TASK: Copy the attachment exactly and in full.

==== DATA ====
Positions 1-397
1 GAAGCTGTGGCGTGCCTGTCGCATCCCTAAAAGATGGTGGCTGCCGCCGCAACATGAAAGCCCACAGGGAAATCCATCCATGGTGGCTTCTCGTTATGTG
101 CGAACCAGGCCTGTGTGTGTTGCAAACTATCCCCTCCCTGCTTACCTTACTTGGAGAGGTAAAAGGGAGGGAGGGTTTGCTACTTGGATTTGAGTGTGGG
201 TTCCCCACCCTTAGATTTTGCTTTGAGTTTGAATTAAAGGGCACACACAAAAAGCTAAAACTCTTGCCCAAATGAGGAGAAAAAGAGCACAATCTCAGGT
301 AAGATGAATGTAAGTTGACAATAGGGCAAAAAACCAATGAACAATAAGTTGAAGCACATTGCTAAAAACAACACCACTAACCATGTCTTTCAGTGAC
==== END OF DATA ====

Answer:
Positions 1-397
1 GAAGCTGTGGCGTGCCTGTCGCATCCCTAAAAGATGGTGGCTGCCGCCGCAACATGAAAGCCCACAGGGAAATCCATCCATGGTGGCTTCTCGTTATGTG
101 CGAACCAGGCCTGTGTGTGTTGCAAACTATCCCCTCCCTGCTTACCTTACTTGGAGAGGTAAAAGGGAGGGAGGGTTTGCTACTTGGATTTGAGTGTGGG
201 TTCCCCACCCTTAGATTTTGCTTTGAGTTTGAATTAAAGGGCACACACAAAAAGCTAAAACTCTTGCCCAAATGAGGAGAAAAAGAGCACAATCTCAGGT
301 AAGATGAATGTAAGTTGACAATAGGGCAAAAAACCAATGAACAATAAGTTGAAGCACATTGCTAAAAACAACACCACTAACCATGTCTTTCAGTGAC